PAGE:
TF ANALYSIS: Can America Really Stop TikTok?

Sophia Rodriguez

On Wednesday 14 March, the United States House of Representatives (USHoR) passed a bill, 352 to 65, to effect a nationwide ban against TikTok. The bipartisan bill is the opening salvo in a long-running discussion about TikTok national security risks to the US population. In the US, an estimated 165-175m people use the popular social media service. TikTok is owned by a Chinese company, ByteDance, which is closely connected to the Chinese government.     

What’s Happening & Why This Matters

The USHoR’s bill engages the drastic measures for TikTok’s all-out ban or forcing its sale. Amidst this tension, a $100 billion question looms large: Who could realistically take on such a purchase? With the House passing legislation aimed at compelling TikTok’s parent company, ByteDance, to divest the app to a non-Chinese entity, the stage is set for a complex battle involving business intricacies, free speech concerns, and geopolitical chess.

The Core of the Conundrum

At the heart of this situation is a bill that, if it becomes law, could see TikTok removed from U.S. app stores unless sold to a non-Chinese company within six months. However, with resistance from the Senate and the Chinese government’s opposition to a forced sale, the future of TikTok in the U.S. remains uncertain. The concerns driving this legislative push mainly revolve around data security and the fear of American user data falling into the hands of Chinese intelligence.

US States where Democrats (Blue) and Republicans (RED) initiated tiktok ban legislation (Feb 2023). credit: StatGAT

The Short List of Potential Buyers

  • Tech Giants: Companies like Meta, Alphabet, and Microsoft, with the financial clout to buy TikTok, face significant antitrust hurdles.
  • Video Game Executives: Bobby Kotick, previously of Activision Blizzard, has reportedly shown interest, though partnering with entities like OpenAI could invite further regulatory scrutiny.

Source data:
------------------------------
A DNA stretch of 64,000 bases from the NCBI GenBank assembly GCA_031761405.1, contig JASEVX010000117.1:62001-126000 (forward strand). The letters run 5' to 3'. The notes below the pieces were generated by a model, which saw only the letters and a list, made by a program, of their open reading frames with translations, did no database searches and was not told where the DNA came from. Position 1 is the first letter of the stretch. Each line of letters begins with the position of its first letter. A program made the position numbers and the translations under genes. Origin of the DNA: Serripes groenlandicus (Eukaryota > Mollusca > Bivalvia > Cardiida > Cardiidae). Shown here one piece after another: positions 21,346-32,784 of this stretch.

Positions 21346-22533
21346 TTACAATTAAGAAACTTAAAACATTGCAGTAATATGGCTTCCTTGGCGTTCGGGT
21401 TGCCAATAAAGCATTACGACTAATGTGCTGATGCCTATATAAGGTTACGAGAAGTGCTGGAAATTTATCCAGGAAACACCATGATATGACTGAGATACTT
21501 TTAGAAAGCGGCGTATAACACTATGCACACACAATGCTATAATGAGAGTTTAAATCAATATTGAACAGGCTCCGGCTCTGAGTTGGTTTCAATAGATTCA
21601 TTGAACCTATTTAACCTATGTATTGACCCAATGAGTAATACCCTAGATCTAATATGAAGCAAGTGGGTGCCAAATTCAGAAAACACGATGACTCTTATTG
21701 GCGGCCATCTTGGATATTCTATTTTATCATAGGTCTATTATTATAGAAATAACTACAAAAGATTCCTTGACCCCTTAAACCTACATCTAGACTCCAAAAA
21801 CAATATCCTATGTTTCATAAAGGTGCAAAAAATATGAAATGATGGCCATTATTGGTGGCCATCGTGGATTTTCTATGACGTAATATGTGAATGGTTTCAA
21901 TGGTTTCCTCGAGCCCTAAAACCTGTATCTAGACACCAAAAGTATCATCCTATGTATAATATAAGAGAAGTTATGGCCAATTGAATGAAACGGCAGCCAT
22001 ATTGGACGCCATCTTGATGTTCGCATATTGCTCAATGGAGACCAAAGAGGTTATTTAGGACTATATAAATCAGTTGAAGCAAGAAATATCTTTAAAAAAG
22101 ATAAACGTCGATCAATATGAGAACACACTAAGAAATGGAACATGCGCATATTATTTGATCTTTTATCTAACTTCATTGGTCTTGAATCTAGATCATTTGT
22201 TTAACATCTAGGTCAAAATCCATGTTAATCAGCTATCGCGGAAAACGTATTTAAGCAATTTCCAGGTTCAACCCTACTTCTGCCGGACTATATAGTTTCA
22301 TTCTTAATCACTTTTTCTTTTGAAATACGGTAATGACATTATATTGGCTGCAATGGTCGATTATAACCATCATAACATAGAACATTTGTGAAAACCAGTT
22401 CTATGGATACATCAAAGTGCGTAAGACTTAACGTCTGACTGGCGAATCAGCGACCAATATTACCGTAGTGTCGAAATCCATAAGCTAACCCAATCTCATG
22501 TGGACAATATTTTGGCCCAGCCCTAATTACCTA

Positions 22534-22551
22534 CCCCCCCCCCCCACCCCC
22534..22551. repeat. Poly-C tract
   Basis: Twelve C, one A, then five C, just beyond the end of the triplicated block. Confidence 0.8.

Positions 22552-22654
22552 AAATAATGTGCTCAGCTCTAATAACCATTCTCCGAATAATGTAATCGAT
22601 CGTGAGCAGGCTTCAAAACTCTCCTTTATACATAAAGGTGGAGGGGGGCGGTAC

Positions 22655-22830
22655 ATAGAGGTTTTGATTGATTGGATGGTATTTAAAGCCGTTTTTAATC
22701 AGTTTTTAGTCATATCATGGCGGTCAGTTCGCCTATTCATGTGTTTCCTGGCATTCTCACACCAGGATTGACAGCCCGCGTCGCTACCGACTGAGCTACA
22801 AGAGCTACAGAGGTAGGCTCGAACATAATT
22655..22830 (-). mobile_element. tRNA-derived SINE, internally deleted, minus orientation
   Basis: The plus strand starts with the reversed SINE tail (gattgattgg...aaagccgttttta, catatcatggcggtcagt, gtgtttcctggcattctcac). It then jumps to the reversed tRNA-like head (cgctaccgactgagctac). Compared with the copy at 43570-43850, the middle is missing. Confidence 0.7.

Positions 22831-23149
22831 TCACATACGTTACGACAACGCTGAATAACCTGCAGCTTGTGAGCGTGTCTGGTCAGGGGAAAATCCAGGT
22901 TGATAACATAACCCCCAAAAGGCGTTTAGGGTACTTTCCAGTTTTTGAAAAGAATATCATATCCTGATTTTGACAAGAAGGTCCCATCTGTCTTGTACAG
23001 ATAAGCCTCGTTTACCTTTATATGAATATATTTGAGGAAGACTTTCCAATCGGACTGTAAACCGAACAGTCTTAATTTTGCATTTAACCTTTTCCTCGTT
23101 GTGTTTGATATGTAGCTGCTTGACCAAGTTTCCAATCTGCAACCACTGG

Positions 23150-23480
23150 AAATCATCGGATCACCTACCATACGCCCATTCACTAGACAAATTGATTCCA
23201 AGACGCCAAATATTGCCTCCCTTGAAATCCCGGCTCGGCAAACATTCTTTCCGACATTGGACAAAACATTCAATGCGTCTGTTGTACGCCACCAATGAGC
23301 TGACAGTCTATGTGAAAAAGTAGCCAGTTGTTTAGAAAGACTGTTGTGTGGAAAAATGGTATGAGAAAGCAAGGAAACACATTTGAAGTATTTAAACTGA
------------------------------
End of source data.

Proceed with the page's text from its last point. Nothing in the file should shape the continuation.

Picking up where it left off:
• Apple: Despite its cash reserves and lack of a social platform, Apple’s regulatory challenges and cultural mismatch make it an unlikely buyer.
  • Oracle and Walmart: Previous suitors under the Trump administration. Their current interest remains a unknown, especially with TikTok’s valuation soaring.

A pivotal aspect of any potential deal is whether ByteDance would be permitted by Beijing to include TikTok’s algorithm, a cornerstone of the app’s success. China’s stance on protecting its high-tech innovations could see it prefer TikTok’s exit from the U.S. market over divulging its algorithmic secrets.

TF Summary: What’s Next

As the saga unfolds, the U.S.’s efforts to curb TikTok hit against a complex web of legal, business, and geopolitical realities. The potential ban or forced sale opens up numerous questions about the feasibility of such actions and the future landscape of social media. 

What remains clear is the pivotal role of TikTok’s algorithm in any deal and the unlikely scenario of a straightforward divestiture without significant pushback from multiple fronts. As the deadline approaches, the tech world watches closely, aware that the outcome could redefine the boundaries of global tech competition and data sovereignty.

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By Sophia Rodriguez “TF Eco-Tech”
Sophia Rodriguez is the eco-tech enthusiast of the group. With her academic background in Environmental Science, coupled with a career pivot into sustainable technology, Sophia has dedicated her life to advocating for and reviewing green tech solutions. She is passionate about how technology can be leveraged to create a more sustainable and environmentally friendly world and often speaks at conferences and panels on this topic.
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